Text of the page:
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Post Options Post Options   Thanks (0) Thanks(0)   Quote Scott302 Quote  Post ReplyReply Direct Link To This Post Posted: February 15 2015 at 4:31pm
THANKS
I have the correct pin set up already in hand.  With the gun totally disassembled now it'll be easier to remove the old pin.  With the sight bar out I'll install the correct rear sight cap once it comes in from Liberty Tree then put all it back with the 3 piece pin set up.
More questions to follow.
Regards to all,
Scott
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Post Options Post Options   Thanks (0) Thanks(0)   Quote musketjon Quote  Post ReplyReply Direct Link To This Post Posted: February 15 2015 at 7:50pm
Deleted 02/17/15. irrelevant to op's question
JT
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Post Options Post Options   Thanks (0) Thanks(0)   Quote Sarge Quote  Post ReplyReply Direct Link To This Post Posted: February 16 2015 at 2:02am
I think it all boils down to personal choice, and what the rifle is used for. What I mean by the latter part of my comment is:- As with my deacts, I use them as an illustration of a timeline for WW1, so they are as they would have been for the manufacture date.
 
Its the same for those who use their SMLE for living history re-enactment events, where integration with the general public is a factor. Someone, at some point in time, will note that the re-enactor has certain features which are not correct for the date being presented, so will question. For some, like myself, its a point of pride and dedication to have everything....  just right.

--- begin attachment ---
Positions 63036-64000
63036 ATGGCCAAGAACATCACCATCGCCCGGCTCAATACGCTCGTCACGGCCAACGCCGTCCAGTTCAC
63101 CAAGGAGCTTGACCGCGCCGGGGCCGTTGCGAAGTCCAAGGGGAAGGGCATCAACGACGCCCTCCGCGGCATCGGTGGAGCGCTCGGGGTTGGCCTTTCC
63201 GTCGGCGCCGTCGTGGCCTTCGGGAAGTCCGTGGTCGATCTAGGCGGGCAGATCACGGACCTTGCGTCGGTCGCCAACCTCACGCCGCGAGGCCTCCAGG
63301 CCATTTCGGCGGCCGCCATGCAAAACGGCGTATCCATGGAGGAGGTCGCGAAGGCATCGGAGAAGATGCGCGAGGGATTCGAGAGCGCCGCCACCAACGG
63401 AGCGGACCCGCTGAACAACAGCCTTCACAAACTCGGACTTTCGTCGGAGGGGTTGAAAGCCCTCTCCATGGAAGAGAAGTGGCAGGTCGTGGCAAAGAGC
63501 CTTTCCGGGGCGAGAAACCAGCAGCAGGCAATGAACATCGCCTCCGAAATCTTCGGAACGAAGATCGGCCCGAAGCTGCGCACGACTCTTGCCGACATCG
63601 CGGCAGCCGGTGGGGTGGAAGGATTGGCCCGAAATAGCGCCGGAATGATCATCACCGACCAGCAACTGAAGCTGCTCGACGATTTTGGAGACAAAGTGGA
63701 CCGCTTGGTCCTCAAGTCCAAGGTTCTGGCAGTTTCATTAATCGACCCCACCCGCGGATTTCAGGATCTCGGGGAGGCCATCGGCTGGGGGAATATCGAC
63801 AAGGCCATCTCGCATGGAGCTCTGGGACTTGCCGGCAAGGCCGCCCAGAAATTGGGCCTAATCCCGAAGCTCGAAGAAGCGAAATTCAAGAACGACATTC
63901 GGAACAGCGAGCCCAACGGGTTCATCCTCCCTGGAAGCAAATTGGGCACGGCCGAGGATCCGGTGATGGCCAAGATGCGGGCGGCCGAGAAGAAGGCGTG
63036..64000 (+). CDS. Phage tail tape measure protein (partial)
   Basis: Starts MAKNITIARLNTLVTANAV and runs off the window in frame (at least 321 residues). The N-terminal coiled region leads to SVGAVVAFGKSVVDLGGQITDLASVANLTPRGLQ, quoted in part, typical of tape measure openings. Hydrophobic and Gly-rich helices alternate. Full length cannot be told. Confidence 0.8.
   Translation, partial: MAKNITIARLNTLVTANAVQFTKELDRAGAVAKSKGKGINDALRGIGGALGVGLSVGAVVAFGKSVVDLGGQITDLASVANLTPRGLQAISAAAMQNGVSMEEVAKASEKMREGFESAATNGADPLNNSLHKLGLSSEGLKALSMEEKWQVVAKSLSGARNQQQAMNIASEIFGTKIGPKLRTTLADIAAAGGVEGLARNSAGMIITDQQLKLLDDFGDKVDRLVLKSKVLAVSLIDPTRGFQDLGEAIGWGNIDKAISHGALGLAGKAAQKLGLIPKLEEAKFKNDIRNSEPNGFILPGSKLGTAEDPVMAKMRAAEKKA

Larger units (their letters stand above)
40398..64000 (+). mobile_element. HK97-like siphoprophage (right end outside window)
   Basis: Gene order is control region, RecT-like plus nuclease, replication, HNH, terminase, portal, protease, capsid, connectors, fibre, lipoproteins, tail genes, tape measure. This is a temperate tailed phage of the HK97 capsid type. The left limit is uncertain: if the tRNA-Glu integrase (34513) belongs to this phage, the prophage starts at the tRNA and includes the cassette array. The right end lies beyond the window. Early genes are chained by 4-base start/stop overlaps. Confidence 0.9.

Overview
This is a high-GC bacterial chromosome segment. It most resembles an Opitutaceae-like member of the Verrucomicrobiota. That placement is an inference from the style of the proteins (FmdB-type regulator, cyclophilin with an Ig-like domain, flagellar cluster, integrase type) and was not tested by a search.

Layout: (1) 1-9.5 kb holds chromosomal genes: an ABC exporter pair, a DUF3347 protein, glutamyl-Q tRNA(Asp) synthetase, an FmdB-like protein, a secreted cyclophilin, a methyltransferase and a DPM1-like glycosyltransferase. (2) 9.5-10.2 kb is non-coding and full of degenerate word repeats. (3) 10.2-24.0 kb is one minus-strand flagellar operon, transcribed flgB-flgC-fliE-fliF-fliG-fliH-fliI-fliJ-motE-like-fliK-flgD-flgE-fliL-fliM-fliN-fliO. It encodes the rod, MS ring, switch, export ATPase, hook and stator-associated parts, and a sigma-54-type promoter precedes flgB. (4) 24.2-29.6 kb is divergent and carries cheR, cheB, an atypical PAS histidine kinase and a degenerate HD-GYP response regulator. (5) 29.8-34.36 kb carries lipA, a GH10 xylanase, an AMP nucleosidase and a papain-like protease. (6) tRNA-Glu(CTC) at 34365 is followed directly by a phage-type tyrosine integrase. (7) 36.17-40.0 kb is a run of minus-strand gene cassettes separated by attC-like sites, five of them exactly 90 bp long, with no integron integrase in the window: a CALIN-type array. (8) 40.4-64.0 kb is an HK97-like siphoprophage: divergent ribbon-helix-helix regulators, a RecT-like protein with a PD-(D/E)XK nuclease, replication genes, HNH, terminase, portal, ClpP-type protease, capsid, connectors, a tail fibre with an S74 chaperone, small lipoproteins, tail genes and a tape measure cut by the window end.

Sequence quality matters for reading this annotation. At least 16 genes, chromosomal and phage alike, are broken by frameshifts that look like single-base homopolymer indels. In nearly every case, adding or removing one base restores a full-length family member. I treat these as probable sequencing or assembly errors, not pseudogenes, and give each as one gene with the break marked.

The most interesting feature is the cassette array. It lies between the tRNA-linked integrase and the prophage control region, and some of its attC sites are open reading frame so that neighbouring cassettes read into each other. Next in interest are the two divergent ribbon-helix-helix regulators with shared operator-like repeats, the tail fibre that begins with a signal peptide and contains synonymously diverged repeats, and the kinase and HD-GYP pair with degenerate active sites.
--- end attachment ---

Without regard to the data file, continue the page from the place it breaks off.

For others, having say... a 1913 SMLE with an 'FTR' date of '22', and sporting the relevant modifications... is all part of the mystique to that particular weapons history.
 
I have a couple of SMLE's with 'FTR's' which I have changed back to WW1 spec's. However, before changing out, I photographed them, and have kept the various parts.
 
As I mentioned...  its personal choice.
This is MY rifle, there are many like, but this one... is MINE!
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Post Options Post Options   Thanks (0) Thanks(0)   Quote Scott302 Quote  Post ReplyReply Direct Link To This Post Posted: February 16 2015 at 4:44pm
I agree with you completely. My goal is to bring it back to the way it was in 1917 despite the FTR.  It doesn't have the original bolt so I figure I can change the incorrect parts without to much worry.  If everything matched I might think differently.